I have chosen to include an El Salvador flag because I’m proud of being Salvadoran as my Ethnicity even though my Nationality is American. I decided to put both flags on the bottom because they have both a
I love love love how you know the difference between ethnicity and nationality. It’s something that most people don’t understand and have it very confused which is understandable but it’s amazing that you know.I agree that being a female of color comes with struggles. I agree identity as xicana a term that is growing in population but its still not that liked people or some people just believe i’m being extra for not calling myself hispanic or latinx like i’m “supposed” too. The lights ideology really made me smile. Yes, their is always some light even when you see mostly darkness and i’m glad to hear you have support. Value that because it’s truly important for those dark moments.
my name is melody, I am a freshman and currently attend life academy. I really enjoyed reading your shadow box statement. there were lines in your article that I felt I could connect to. when you stated that, The” two people who helped me the most were Grady and Melody, my two best friends. Also, my sister” because the two people that supported me were Jennifer, Grady and my sister. I cant wait to see what you post next.
Thank you Reyna I really appreciate the comment you left. I don’t think you are extra for not calling herself hispanic or latinx like you suppose to. You get to decided on how you want to identify yourself. I don’t be nosy but I wonder why you don’t call yourself hispanic? If you are comfortable sharing why I would really appreciate. Also I really appreciate you saying that I know the difference between ethnicity and nationality because there are so many people who don’t. Thank you Reyna.
I am feeling really connected with your writing, “Jennifer shadow box” because even if I’m not Salvadorian, I get affected too just by being Hispanic. Now that I see that I’m not the only one makes me feel connected towards others. One part of your writing that stands out for me is where you talked about being born here but people assume that you aren’t. I think this is a very good point to put because a lot of people assume different things, just because the way you look, where your roots come from, how you talk etc. Another part that I liked is where you talk about having a really hard time and that your two friends and sister helped you. This stood out for me because all the people I know go through that too, and get help from the people who knows them the most. Your writing reminds me of something that I made once. One time I got to say that I’m dangerous because I am Mexican and people from Mexico kills people. Also been told that all Mexicans bring drugs, it was said of President Donald Trump. I know that being other than whites with privilege we as a community have to stand up together and help each other and make these stereotypes go away. I just want to say thanks for your writing. I look forward to seeing what you do next, because I feel that you’ll make a change and help others who are going through the same thing as you get to have a better life.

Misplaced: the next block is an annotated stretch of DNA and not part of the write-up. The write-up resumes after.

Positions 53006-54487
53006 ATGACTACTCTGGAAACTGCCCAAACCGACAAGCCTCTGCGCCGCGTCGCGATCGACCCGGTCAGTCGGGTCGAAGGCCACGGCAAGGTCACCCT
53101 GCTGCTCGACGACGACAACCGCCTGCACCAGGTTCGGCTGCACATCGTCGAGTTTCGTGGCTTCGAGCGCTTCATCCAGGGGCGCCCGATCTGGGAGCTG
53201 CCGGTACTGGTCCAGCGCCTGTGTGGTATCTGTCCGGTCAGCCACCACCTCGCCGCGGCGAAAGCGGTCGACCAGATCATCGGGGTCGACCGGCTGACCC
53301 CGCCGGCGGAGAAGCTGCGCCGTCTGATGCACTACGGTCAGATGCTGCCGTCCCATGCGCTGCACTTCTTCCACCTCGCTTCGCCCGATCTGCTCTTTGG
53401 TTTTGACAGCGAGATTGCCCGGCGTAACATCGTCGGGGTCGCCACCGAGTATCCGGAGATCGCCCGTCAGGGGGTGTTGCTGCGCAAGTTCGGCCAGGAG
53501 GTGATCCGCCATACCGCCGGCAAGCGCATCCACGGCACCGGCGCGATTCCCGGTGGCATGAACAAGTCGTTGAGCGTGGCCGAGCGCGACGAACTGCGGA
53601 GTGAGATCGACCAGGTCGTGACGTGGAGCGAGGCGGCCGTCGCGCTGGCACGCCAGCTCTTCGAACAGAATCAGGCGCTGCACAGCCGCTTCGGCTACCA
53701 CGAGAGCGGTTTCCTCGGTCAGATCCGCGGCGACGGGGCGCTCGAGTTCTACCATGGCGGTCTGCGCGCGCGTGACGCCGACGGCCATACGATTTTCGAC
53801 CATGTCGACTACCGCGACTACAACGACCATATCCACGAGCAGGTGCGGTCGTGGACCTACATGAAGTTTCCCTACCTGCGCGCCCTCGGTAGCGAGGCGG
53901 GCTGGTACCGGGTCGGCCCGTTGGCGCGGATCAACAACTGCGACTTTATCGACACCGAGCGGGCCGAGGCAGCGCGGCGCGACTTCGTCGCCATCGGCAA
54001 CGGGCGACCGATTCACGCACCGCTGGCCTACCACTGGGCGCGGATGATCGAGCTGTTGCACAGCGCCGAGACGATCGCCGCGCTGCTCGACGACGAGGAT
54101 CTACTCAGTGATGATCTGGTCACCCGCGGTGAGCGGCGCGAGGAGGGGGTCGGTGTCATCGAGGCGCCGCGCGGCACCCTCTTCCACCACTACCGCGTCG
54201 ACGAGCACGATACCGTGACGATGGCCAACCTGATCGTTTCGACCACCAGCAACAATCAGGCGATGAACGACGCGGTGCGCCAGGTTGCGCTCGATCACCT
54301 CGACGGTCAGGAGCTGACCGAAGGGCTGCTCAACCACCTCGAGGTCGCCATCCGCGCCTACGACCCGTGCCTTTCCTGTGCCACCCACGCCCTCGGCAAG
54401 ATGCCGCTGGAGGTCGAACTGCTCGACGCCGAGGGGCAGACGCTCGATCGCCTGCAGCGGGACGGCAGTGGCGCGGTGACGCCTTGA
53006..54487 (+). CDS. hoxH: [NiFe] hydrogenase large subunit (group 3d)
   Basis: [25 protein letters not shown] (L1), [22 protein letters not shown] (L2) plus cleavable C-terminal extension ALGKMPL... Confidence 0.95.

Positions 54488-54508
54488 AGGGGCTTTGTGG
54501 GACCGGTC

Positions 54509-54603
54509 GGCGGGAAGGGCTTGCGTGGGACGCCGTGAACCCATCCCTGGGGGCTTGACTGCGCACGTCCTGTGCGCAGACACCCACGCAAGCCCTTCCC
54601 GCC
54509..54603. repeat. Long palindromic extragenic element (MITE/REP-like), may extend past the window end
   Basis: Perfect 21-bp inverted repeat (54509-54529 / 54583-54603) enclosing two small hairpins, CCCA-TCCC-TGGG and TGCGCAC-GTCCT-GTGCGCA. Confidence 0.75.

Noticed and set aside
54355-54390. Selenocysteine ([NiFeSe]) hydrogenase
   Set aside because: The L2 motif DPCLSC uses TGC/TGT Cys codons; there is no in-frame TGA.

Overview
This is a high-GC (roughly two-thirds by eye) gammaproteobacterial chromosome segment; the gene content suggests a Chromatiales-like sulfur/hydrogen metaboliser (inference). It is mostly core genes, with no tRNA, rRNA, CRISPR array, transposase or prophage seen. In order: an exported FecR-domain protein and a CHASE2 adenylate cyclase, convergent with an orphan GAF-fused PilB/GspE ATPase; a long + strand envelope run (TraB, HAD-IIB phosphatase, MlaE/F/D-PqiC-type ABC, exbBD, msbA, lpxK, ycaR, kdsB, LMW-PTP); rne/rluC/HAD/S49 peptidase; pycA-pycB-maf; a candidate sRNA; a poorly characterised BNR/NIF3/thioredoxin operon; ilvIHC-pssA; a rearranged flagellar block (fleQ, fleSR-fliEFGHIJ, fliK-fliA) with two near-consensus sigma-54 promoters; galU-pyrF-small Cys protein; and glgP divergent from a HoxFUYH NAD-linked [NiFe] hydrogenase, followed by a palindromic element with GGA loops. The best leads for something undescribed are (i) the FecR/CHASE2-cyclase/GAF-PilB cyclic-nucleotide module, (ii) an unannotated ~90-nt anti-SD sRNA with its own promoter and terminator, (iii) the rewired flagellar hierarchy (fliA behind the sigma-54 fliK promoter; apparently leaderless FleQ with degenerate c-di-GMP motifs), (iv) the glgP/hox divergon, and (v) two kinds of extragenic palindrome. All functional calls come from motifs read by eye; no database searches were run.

I do agree with you on it’s unfair that low income people are not treated the same as high income people. One reason I say this is because it makes me sad when I see low income people struggle so much that they can’t even provide food on the table anymore. I also agree on you on people of color supporting instead of representing. I rea…[Read more]
This is a youth-powered publishing platform that was started in 2003 by a group of teachers from local sites of the National Writing Project.
We merged several earlier blogging projects. We have found that there are many advantages to bringing students together in one site that lives beyond any particular class. It’s easier for individual students to read and write about their own passions, to connect with other students, comment on each other’s work, and create multimedia posts for each other. Further, it’s been exciting for us to pool our knowledge about curriculum, connected learning, and digital literacies.
There are over 8,000 posts and over 13,000 comments by young people on the site on topics as diverse as the American Dream, Shakespeare, and sports as well as original poems and stories.
Youth Voices is a platform for youth to write about their interests, both in school and outside of school: what they are reading, what their hobbies or future careers might be, what they enjoy in their spare time. Like all of us, students follow our national leadership and form opinions. They are also welcome to write about those topics as well.
Youth Voices is fully non-partisan and welcomes youth of all types, from all regions, and with all viewpoints. Educators support youth in writing and thoughtfully responding to each other through the use of commenting guides, using tags to show common interests, playlists to support self-guided inquiry; opinions expressed by writers are their own.
If being part of such a community makes sense to you, we invite you to join us. We welcome all youth and any teacher interested in having students publish online and participate in the give and take of a social network like Youth Voices.